In some cases, the potential conflicts in growth may be fully resolved through rotations, in which case the only difference between specified and resultant growth tensors is in the rotational component and there is no residual strain. For example, a conformal map is a planar deformation in which local rotations are generated through a gradient in isotropic specified growth without producing residual strain (Alim et al., 2016; Mitchison, 2016). If the tissue did not rotate locally to accommodate the gradient in specified growth, residual stresses would be generated. Thus, local rotations fully resolve the potential tissue conflict. In most cases, however, local rotations only partially resolve the conflicts and the specified and resultant growth tensors differ in the strain component (residual strain) as well as the rotational component. Some residual strain is inevitable in cases of tissue buckling (curvature through areal or directional conflicts), as the two surfaces of the tissue grow to a different extent, even though their specified strains are identical.
See Supplementary Material and methods for a full description of tissue-level modelling. All models used can be downloaded from:
Models are based on the Growing Polarised Tissue framework (GPT-framework) (Green et al., 2010; Kennaway et al., 2011). Tissue, is considered as a continuous sheet, termed a canvas, with two surfaces (A and B). Identity and signalling factors can be specified throughout the canvas and interact through a gene regulatory network (GRN). A growth regulatory network (KRN) controls the specified growth parallel (Kpar) and perpendicular (Kper) to the local polarity, established by taking the gradient of a diffusible factor POLARISER (POL). The production and degradation of POL depends on a polarity regulatory network (PRN). To visualise specified anisotropy, we calculate Kaniso = ln (Kpar /Kper) and display its local value using a colour scale. If growth is isotropic (Kpar = Kper), Kaniso = 0. Specified areal growth rate is given by Karea = Kpar + Kper.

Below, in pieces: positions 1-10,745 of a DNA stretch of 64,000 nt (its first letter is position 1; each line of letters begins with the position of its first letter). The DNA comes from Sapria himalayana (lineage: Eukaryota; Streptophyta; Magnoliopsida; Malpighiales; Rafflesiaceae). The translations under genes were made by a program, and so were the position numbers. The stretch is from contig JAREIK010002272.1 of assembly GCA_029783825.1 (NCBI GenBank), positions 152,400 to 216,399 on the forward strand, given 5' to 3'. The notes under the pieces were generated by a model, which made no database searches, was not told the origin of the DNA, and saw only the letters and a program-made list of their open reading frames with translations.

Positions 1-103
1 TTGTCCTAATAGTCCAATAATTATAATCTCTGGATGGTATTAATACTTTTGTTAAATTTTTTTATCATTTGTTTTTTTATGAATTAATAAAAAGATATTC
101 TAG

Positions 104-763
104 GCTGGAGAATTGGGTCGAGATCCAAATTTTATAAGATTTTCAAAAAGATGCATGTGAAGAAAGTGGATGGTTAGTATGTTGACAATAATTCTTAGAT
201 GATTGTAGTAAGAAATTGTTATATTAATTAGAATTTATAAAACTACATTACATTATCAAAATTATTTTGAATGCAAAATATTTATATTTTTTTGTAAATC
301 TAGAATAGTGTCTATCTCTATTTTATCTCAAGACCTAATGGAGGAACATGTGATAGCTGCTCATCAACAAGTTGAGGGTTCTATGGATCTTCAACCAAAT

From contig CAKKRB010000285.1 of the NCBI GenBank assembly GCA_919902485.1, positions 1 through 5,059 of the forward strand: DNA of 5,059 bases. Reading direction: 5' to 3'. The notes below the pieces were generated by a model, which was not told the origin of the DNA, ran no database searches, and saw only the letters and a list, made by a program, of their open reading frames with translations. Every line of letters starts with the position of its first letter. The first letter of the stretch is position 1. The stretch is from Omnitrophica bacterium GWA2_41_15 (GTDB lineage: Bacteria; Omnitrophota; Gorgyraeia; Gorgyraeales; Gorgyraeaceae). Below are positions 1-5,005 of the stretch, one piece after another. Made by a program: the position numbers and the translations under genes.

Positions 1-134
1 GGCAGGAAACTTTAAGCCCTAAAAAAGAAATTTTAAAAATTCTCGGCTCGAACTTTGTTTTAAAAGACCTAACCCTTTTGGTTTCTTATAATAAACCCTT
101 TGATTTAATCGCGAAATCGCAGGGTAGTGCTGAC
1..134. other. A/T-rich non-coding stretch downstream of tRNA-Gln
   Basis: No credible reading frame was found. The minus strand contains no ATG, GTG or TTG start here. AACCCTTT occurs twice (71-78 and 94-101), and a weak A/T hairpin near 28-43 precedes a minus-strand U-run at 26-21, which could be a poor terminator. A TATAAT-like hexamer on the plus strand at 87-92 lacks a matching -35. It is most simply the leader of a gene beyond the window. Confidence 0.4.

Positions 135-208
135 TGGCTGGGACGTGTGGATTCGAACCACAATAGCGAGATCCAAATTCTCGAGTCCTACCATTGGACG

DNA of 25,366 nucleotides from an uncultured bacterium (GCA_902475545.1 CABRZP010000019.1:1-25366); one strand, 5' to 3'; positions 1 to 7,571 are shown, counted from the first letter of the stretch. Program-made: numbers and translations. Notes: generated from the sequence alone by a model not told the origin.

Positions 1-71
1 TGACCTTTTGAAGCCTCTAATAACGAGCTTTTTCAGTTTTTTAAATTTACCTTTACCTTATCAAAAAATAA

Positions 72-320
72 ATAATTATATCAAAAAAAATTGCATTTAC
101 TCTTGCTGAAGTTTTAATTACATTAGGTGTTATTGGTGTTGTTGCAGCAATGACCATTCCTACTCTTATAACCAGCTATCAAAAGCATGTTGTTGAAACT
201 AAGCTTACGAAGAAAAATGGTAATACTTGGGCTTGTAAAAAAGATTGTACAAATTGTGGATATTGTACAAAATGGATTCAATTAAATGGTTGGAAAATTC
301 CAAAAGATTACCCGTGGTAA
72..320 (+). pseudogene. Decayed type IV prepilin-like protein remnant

To explore growth patterns that could give rise to the observed cell wall staining with calcofluor, cell division is modelled using the GPT framework. Cells are drawn on the canvas and their vertices displaced with the canvas as it grows. New walls and vertices introduced when the cell area reached a threshold value. Division walls take the shortest path through the cell centroid. The model has three stages: (T0), when the canvas is established and the initial cells are introduced; (T1), a first phase of growth, and (T2) a second phase of growth. To distinguish between the age of cells walls formed at each stage, we specify that walls at an initial time point (T0) are marked with thick blue lines, cell walls that arise during T1 are shown with thinner green lines and cell walls that arise during T2 are marked with very thinner white lines. A proximodistal polarity field is established at T0 using the GUI. We explore three growth patterns:
1. Uniform isotropic growth,
2. High ,
3. High during T1 switching to high at start of T2
To illustrate how various types of tissue conflict resolution lead to curvature, we use an initial square with very slight curvature and marked with circular clones.